White House Argues Tyndale Publishers Is Not Religious, Must Obey Obamacare

Tyndale House Publishers is facing a legal fight against the Affordable Care Act, also known as Obamacare, after the White House administration petitioned the U.S. Court of Appeals to declare that the Christian-owned company does not count as a "religious" organization and therefore should not be exempt from the insurance obligations outlined in the Act.

"Bible publishers should be free to do business according to the book that they publish. Regrettably, the administration does not want religious freedom to stand in the way of imposing ObamaCare," Alliance Defending Freedom Senior Legal Counsel Matt Bowman commented in an email to The Christian Post.

"The district court rightly halted ObamaCare's abortion pill mandate against Tyndale House, but the administration continues to argue that a Bible publisher isn't religious enough to qualify as a religious employer. For the government to say that a Bible publisher isn't religious is startling."

The mandate in question forces employers to offer healthcare plans that include coverage for contraceptives, except in rare cases when organizations can prove they are religious groups. Christians, especially Roman Catholics, have been protesting against the Act, because they say it goes against their doctrine that bans all forms of artificial birth control. shared that as many as 43 Roman Catholic organizations have filed lawsuits against Obamacare, including notable institutions like the Archdioceses of New York and Washington, as well as the University of Notre Dame and the Catholic University of America.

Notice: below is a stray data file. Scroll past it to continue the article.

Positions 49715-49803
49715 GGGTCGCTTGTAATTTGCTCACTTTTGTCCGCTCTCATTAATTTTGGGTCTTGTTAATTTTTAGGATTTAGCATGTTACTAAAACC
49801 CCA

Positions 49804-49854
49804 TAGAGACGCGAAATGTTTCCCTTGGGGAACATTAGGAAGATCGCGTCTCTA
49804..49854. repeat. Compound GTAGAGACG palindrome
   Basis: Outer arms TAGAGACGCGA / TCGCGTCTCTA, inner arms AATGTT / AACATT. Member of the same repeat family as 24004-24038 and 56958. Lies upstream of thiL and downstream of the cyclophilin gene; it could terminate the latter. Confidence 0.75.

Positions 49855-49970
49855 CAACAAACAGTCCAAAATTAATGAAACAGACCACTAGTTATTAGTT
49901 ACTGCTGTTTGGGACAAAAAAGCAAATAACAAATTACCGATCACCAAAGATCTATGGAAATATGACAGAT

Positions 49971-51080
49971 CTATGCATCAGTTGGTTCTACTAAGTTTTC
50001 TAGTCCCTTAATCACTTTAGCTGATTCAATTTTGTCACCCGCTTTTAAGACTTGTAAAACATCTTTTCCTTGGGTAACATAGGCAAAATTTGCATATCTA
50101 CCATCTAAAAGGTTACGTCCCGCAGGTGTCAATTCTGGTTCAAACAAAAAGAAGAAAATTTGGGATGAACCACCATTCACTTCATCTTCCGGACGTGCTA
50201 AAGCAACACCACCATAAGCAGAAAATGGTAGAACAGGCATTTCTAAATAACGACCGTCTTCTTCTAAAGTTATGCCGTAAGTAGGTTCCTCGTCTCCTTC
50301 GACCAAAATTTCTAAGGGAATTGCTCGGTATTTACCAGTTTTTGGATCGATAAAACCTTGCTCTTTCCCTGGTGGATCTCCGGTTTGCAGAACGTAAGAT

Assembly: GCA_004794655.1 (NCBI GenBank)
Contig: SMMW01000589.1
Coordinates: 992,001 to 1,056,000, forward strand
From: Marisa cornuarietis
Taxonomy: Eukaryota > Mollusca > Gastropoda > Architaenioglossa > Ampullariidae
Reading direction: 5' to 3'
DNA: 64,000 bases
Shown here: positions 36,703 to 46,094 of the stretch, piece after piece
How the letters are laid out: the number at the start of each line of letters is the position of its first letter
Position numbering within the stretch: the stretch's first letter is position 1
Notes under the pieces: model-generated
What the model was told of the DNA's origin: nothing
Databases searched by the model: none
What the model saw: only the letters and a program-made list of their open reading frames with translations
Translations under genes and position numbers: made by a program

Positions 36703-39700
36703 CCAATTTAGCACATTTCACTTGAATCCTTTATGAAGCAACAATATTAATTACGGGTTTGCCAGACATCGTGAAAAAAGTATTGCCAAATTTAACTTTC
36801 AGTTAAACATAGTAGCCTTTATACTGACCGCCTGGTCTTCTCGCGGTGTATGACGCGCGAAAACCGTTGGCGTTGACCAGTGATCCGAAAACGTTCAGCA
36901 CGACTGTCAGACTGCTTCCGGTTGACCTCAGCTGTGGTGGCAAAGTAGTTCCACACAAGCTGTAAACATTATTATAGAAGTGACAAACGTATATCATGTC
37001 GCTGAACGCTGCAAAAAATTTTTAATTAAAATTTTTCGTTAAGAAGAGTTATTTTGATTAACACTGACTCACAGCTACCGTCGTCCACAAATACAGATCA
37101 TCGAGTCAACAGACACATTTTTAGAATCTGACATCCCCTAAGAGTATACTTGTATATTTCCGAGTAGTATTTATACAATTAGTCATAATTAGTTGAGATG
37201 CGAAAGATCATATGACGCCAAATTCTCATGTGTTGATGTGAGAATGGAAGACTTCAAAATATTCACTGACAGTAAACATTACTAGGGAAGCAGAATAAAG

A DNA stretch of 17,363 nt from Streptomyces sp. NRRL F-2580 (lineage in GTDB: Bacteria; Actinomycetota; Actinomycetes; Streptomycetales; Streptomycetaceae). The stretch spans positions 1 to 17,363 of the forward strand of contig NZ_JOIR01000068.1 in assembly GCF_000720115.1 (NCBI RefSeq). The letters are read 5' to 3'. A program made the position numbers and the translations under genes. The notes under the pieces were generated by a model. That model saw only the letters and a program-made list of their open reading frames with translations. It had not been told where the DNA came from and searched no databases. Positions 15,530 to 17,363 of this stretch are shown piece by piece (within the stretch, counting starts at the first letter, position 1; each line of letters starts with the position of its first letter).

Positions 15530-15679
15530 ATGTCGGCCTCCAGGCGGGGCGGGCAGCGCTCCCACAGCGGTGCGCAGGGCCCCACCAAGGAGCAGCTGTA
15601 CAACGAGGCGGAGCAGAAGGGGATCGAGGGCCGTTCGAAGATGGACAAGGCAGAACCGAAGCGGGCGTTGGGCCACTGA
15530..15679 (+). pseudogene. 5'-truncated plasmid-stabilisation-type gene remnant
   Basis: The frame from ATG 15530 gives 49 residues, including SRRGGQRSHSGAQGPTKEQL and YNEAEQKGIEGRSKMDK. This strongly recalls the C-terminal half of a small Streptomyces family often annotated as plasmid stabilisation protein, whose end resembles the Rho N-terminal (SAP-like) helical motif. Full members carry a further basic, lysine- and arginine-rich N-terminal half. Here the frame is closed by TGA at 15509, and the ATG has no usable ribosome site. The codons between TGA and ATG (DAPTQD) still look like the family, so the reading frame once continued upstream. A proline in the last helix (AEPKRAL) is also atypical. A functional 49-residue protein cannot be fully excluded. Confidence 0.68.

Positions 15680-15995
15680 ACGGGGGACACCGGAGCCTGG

Tyndale House Publishers, which identifies itself as a Christian publisher that produces not only Bibles but also Christian fiction and non-fiction books, was initially awarded an injunction on Nov. 16, 2012, by U.S. District Judge Reggie Walton who ruled that the law "substantially burdens" the religious exercise of the group.

U.S. agencies, however, said in a filing Wednesday that such a ruling should be overturned and that the publishing company needs to start providing insurance coverage to its employees that covers contraceptives. The White House representatives are apparently insisting that since Tyndale is a for-profit organization, that automatically places the publisher in the non-religious category, regardless of the content of what it produces.

"We will continue to argue on appeal that the administration cannot disregard the Constitution's protection of religious freedom to achieve certain political purposes," Bowman added about the case, which is officially titled Tyndale House Publishers Inc. v. Sebelius, referring to Kathleen Sebelius, Secretary of the United States Department of Health and Human Services, who introduced the contraceptives clause.

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